Industries affected include those closely associated with national security (including manufacture of missiles, tanks and space vehicles) as well as industries whose products and technologies might have broader application, such as semiconductors, batteries, aviation and petrochemicals.
The new rules describe which businesses within these industries are covered under the Pilot Program (“Pilot Program U.S. Businesses”). Specifically, the Pilot Program allows CFIUS to review transactions involving U.S. businesses that produce, design, test, manufacture, fabricate, or develop a critical technology that is: (1) used in connection with the company’s activity in a covered industry; or (2) designed by the company specifically for use in a covered industry.
FIRRMA’s Limits Still Apply
It is important to note that the Pilot Program applies only to transactions considered to be “Pilot Program Covered Transactions,” which includes transactions in which a non-U.S. investor makes an investment that:
- Results in the non-U.S. person acquiring control over any Pilot Program U.S. Business; or
- Even without an acquisition of control, allows the non-U.S. person to:
- Gain access to material nonpublic technical information in possession of a Pilot Program U.S. Business;
- Acquire membership, observer or nomination rights for the board of directors (or equivalent governing body) of a Pilot Program U.S. Business; or
- Have any involvement (other than voting rights) in substantive decision-making regarding critical technology.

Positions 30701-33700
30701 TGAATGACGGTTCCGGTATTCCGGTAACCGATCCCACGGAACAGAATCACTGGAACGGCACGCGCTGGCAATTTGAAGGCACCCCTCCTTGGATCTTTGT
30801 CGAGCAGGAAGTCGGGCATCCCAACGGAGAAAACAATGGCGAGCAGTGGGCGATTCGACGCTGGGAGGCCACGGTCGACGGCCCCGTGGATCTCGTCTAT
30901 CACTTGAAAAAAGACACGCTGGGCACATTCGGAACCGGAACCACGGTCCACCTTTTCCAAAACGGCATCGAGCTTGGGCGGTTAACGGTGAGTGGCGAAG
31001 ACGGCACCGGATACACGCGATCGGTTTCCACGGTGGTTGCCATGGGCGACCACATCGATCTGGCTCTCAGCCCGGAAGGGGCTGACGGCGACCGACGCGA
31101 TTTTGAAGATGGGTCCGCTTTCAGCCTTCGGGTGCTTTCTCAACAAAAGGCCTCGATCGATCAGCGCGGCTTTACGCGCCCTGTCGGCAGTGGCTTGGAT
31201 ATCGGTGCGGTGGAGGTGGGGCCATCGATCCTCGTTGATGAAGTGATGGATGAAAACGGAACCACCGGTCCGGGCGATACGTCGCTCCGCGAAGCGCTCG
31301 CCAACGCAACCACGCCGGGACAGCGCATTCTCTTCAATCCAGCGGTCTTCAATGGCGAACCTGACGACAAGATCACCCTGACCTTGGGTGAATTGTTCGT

The expansion of CFIUS review under the Pilot Program to include certain non-controlling investments made by U.S. businesses involved in “critical technologies” is significant; previously, CFIUS’ jurisdiction extended only to transactions in which non-U.S. persons acquired control over a U.S. business (although historically “control” could be found for purposes of CFIUS jurisdiction at levels well below 50%).
In addition, because the Pilot Program focuses on critical technology, parties to potentially covered transactions should remember that the definition of “critical technologies” is limited to the definition enumerated in FIRRMA. Among other things, this definition includes items and technology subject to control under U.S. export control laws (such as the Export Administration Regulations, International Traffic in Arms Regulations, and nuclear-related controls maintained by the Department of Energy or Nuclear Regulatory Commission) as well as “emerging and foundational technologies” which will be regulated through an interagency process contemplated by the Export Control Reform Act of 2018 (companion legislation to FIRRMA). The Commerce Department, Bureau of Industry and Security (“BIS”) is tasked with developing the controls on “emerging and foundational technologies.” At the September public session of the BIS Regulations and Policy Technical Advisory Committee (“RAPTAC”), BIS officials stated that a preliminary request for comments is forthcoming in the next several weeks to solicit industry input on what types of technologies should be included. It is expected that the process of defining what to include and determining controls on “emerging and foundational technologies” could extend well into 2019.